As Colorado's cannabis industry has bloomed, solidified, and now, in the past year, been codified, attention has slowly risen from a local level, to a state and now federal level.
U.S. Attorney John Walsh recently issued a memo to the Colorado Legislature stating the Department of Justice had not forgotten its primary objective — enforcing federal law — and would continue to do so despite state allowances for medical marijuana. No state-level result was detected from the fed's pushback, and the Legislature handily passed "clean up" House Bill 1043.
As well, the Coalition for Rescheduling Cannabis sued the Obama administration or, more specifically, the Drug Enforcement Administration, in an attempt to compel the enforcers to answer a nine-year-old petition seeking the reclassification of marijuana.
Now, the push has reached the federal government, where three representatives — Rep. Barney Frank, D-Mass., Rep. Pete Stark, D-Calif., and Rep. Jared Polis, D-Colo. — have sponsored major bills in the House in support of marijuana.
In short, the three bills would reschedule marijuana to a Schedule III substance — "The drug or other substance has a currently accepted medical use in treatment in the United States" — allow banks to do business with medical marijuana dispensaries, and allow dispensary owners to deduct businesses expenses on their taxes, which is currently illegal.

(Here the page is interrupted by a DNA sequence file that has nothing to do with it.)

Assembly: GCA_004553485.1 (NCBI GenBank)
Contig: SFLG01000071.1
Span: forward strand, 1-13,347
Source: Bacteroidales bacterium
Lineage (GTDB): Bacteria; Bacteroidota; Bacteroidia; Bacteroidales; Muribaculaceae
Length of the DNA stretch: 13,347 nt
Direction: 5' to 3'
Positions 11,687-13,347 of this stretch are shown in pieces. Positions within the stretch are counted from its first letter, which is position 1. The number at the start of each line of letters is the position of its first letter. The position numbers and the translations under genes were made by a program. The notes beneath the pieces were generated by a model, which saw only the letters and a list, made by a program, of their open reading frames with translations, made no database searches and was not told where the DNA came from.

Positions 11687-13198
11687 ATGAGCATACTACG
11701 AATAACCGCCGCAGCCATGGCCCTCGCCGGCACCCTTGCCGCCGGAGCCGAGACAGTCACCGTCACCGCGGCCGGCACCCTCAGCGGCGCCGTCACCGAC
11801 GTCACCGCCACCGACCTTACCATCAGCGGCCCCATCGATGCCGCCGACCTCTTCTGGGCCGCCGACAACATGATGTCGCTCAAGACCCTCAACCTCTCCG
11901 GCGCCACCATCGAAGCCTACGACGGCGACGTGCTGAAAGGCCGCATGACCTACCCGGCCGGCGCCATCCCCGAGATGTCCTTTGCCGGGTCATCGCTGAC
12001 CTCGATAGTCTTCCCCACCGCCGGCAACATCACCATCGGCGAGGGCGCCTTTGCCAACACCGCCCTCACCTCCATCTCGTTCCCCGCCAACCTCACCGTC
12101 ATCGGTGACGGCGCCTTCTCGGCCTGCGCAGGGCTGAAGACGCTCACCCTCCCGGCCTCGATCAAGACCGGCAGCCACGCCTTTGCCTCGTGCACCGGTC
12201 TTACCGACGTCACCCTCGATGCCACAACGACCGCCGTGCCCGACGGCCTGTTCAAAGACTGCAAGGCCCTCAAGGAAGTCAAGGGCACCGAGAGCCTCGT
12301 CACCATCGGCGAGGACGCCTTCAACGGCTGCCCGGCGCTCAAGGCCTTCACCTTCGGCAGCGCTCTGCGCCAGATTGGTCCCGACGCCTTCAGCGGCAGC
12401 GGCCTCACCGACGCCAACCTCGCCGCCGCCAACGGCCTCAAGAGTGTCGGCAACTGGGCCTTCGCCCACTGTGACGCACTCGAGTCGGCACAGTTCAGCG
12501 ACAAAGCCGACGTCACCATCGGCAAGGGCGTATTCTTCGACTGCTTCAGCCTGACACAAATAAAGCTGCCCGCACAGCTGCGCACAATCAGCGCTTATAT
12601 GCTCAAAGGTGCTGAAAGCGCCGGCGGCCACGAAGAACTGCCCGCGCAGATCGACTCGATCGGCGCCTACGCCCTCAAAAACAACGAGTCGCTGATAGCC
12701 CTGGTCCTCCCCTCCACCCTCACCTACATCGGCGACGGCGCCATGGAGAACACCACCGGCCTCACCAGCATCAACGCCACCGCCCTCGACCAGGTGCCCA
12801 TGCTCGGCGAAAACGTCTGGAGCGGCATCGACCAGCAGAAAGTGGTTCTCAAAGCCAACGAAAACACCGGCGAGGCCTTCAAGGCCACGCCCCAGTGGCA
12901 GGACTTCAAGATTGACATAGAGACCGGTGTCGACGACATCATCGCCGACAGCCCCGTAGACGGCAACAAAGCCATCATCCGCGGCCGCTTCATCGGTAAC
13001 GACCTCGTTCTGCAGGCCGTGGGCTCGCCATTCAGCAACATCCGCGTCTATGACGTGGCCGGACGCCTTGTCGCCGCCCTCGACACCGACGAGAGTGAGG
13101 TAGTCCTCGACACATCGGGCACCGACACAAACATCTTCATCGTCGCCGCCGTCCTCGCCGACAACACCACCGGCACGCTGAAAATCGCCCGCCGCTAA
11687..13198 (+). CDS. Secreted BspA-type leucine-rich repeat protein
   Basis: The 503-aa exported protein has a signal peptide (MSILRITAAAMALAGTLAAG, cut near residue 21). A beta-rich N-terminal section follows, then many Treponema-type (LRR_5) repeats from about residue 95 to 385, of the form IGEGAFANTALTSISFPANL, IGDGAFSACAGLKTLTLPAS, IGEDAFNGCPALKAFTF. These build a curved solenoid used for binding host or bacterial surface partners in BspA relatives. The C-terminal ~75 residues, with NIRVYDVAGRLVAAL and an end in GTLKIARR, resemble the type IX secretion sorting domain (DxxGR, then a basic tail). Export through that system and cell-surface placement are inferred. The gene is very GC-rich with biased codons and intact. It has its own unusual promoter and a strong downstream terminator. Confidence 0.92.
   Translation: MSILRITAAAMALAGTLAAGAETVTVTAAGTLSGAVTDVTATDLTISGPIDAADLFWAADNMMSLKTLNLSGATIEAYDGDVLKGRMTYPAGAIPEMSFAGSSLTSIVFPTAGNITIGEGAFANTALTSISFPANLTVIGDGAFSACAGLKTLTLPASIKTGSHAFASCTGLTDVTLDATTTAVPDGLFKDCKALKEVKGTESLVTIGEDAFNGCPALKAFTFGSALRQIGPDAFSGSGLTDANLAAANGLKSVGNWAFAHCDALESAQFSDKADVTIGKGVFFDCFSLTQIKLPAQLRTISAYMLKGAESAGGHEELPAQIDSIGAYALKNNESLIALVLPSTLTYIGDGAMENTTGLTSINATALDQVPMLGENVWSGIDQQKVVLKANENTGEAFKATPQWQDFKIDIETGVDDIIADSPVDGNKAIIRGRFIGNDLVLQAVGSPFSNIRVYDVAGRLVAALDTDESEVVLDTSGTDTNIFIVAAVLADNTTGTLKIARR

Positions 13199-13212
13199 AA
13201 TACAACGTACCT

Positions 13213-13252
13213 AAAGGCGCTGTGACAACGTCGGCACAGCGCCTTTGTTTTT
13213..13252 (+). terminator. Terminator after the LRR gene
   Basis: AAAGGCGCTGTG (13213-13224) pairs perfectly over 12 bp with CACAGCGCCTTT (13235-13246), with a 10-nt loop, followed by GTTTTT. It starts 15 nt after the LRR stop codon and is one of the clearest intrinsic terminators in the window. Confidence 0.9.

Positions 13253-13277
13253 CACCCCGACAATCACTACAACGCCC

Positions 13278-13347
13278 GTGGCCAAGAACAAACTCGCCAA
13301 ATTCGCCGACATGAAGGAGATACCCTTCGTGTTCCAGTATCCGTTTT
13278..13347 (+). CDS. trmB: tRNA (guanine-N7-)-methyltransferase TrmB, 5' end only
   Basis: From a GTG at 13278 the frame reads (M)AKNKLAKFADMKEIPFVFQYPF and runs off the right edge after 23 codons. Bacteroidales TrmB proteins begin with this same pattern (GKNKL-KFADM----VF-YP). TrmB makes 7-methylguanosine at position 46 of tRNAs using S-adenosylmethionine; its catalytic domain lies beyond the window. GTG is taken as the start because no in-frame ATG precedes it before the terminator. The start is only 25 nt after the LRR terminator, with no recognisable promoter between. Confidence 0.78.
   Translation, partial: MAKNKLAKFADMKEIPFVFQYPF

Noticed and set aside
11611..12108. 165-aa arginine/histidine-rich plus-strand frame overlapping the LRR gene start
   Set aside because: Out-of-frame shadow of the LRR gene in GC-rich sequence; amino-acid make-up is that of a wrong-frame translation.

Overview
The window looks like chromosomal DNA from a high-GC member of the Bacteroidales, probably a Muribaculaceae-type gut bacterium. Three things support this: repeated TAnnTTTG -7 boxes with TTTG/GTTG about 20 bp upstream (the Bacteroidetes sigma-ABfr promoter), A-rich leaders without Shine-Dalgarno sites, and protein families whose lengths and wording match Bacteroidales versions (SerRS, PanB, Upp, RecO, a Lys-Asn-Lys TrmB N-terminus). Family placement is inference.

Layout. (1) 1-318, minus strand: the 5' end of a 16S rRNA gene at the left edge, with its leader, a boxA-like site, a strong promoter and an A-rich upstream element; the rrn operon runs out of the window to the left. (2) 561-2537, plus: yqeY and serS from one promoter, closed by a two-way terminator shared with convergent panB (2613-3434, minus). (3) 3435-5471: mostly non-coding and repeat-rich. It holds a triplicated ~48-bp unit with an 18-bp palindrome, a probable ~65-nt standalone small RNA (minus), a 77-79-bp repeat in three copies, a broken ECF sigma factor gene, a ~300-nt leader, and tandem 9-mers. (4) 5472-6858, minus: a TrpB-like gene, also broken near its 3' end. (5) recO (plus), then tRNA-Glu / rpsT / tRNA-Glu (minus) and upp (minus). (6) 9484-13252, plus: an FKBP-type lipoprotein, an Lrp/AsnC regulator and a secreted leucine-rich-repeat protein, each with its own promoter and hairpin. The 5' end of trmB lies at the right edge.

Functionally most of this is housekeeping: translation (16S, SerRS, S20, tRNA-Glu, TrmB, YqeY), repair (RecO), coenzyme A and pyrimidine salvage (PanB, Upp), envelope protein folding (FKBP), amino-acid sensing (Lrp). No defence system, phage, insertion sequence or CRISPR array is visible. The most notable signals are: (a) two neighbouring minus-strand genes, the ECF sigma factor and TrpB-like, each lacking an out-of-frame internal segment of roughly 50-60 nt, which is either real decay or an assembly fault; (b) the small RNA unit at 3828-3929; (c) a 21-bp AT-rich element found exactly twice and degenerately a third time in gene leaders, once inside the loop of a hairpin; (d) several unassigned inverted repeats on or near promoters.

The Medical Marijuana Patient Protection Act, sponsored by Frank:
Marijuana is moved from Schedule I of the Controlled Substances Act to Schedule III of such Act.
The Small Business Banking Improvement Act of 2011, sponsored by Polis:
To amend title 31, United States Code, to allow States to certify a business as legitimate for purposes of a financial institution’s suspicious activity reporting requirements, facilitate unambiguous compliance of such businesses with State law, and provide regulatory relief for financial institutions.
The Small Business Tax Equity Act of 2011, sponsored by Stark:
To amend the Internal Revenue Code of 1986 to allow a deduction for expenses in connection with the trade or business of selling marijuana intended for patients for medical purposes pursuant to State law.
"All of these bills will have a positive effect on hundreds of thousands of Americans and only a negligible impact to the rest of the country," says Steph Sherer, executive director of Americans for Safe Access, in a news release. "This kind of policy shift is a no-brainer and should garner the bipartisan support of Congress."
In a separate release, Rob Kampia, executive director of the Marijuana Policy Project, echoes Sherer.
“There is clear evidence that statewide systems of medical marijuana regulations can be extremely effective in controlling the distribution of the medicine and serving the needs of patients. The U.S. Attorneys should heed the advice of Rep. Frank implicit in the introduction of this bill," Kampia says. "That is, it is time for the federal government to get out of the way and let states enact and carry out the policies they believe will be best for the patients and citizens of their states. That includes allowing those involved in distributing marijuana to patients within the confines of state law to operate like any other legitimate business.”